Appalachian Social Justice Educators aim for changes on campus

The+Appalachian+Social+Justice+Educators+hold+their+first+meeting+of+the+spring+semester+to+plan+future+events+and+fundraisers.+

The Appalachian Social Justice Educators hold their first meeting of the spring semester to plan future events and fundraisers.

Nicole Caporaso

The Appalachian Social Justice Educators have big plans for the new semester, including further rape culture awareness events, possible involvement in Social Justice Week and potential involvement with an organization pushing for an increase in wages.

Mary Lyons, president of the Appalachian Social Justice Educators, said the club recently changed its name from Appalachian Educators for Social Justice to make it clear that the club is not just for education majors or minors, but is open to everyone.

The Appalachian Social Justice Educators hold their first meeting of the spring semester to plan future events and fundraisers.
The Appalachian Social Justice Educators hold their first meeting of the spring semester to plan future events and fundraisers.

The club’s main focus last semester was rape culture awareness.

“We did a whole week worth of events and fundraisers, and we raised $240 and some change for Oasis,” Lyons said. “We need to do education, as far as different documentaries that relate to rape culture, specifically on college campuses.”

Enacted at the beginning of the semester, SafeRide has minimally shifted its operational hours beginning at 7 p.m. until 3 a.m. The Appalachian Social Justice Educators would like to work on possibly extending the hours to 6 a.m., to ensure student safety.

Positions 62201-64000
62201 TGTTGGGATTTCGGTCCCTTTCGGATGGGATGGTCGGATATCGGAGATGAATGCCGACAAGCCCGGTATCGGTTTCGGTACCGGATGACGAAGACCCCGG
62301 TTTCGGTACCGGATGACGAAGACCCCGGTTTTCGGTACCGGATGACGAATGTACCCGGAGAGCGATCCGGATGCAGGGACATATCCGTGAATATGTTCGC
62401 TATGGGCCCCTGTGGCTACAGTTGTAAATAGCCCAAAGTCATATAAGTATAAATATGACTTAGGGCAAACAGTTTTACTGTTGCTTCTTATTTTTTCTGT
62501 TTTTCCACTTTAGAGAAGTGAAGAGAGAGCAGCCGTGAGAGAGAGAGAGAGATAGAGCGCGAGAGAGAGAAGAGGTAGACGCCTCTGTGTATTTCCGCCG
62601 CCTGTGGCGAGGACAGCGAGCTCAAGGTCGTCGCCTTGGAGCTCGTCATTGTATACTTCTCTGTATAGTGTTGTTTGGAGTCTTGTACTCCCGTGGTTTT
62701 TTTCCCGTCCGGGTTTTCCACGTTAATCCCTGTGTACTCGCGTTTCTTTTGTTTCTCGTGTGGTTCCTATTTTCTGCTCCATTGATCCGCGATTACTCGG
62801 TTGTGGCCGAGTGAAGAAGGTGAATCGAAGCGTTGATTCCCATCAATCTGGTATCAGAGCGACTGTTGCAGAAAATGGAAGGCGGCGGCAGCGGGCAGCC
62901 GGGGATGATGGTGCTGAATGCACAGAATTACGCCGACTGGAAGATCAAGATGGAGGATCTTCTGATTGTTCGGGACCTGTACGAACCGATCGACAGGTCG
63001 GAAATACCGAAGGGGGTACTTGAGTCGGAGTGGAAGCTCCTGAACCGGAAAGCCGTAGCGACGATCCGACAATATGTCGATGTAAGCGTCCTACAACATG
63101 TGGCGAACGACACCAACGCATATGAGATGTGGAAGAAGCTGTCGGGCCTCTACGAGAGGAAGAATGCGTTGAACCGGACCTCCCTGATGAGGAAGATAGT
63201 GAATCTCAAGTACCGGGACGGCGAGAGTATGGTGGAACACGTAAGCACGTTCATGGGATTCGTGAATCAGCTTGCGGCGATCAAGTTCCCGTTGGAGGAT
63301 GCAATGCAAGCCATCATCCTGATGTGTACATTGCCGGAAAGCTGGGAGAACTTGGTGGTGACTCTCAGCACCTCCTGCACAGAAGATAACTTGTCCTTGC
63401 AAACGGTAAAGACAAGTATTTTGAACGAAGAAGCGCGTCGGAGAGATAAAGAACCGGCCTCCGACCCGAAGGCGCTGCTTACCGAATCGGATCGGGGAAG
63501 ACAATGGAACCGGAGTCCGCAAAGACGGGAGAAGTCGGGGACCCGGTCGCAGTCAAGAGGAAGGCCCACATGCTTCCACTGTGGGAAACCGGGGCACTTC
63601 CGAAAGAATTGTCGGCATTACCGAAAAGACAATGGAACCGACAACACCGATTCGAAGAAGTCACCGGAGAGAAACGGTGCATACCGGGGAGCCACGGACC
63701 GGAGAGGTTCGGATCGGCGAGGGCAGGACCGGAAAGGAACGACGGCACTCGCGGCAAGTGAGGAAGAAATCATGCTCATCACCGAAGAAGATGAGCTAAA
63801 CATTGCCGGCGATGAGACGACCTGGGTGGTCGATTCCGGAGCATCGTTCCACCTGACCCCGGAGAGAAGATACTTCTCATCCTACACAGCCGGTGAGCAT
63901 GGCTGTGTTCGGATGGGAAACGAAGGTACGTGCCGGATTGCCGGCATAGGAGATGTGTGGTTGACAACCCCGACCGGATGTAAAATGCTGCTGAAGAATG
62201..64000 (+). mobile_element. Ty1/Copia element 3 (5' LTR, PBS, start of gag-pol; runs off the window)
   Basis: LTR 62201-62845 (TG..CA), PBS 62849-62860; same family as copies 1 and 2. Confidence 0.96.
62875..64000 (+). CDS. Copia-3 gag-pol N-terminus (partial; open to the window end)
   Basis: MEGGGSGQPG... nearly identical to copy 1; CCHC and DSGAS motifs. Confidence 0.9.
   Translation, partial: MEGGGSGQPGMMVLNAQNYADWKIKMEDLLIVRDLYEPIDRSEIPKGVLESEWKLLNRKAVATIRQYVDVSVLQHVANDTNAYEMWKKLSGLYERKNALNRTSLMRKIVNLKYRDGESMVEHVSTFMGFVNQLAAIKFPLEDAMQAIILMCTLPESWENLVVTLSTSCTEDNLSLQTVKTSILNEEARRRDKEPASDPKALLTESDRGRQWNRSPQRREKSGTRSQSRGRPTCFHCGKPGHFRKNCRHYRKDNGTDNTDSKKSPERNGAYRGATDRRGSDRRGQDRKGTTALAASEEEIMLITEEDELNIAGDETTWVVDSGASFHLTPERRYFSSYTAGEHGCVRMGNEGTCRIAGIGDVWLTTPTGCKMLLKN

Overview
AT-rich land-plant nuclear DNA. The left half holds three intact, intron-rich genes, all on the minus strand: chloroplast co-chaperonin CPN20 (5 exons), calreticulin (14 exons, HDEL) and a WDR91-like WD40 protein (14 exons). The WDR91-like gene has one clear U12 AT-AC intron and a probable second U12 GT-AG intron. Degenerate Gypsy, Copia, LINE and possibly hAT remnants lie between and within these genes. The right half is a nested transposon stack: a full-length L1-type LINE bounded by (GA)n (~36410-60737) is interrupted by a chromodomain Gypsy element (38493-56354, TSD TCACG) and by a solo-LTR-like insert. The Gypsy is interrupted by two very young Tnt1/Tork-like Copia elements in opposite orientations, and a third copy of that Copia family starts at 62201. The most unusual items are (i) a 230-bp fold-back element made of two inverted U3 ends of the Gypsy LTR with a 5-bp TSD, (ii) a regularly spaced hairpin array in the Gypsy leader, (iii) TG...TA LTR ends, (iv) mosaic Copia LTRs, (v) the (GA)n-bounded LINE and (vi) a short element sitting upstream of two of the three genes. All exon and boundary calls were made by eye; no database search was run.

“We need to try to reach out to SafeRide employees to see how they would feel and get some statements and then actually formulate the demands into something visual or a petition, so that we can actually do contact tables and get people to sign them,” Lyons said.

As part of an economic justice aspect of the club, the educators may potentially partner with the organization “Raise up for 15.”

According to www.raiseupfor15.org, fast food workers in various states in the south are demanding $15 an hour and the right to unionize without retaliation or punishment.

“They’ve had really successful strikes,” said Rachel Clay, vice president of the Appalachian Social Justice Educators. “There’s been a lot of people at the strikes. It started six months ago or eight months ago, and considering that it started then, it’s really gained a lot of momentum.”

Additionally, one of the other plans for the semester is for the club to host events at 3rd Place, located on Appalachian Street in downtown Boone.

“We’ve been invited to come in and do some programs,” Lyons said. “There are two Fridays in February or March we talked about picking a movie or documentary and screening it in their space. They really want people to come in, they really want us to come in specifically, they want it to be a socially conscious place.”

Story: Nicole Caporaso, Senior News Reporter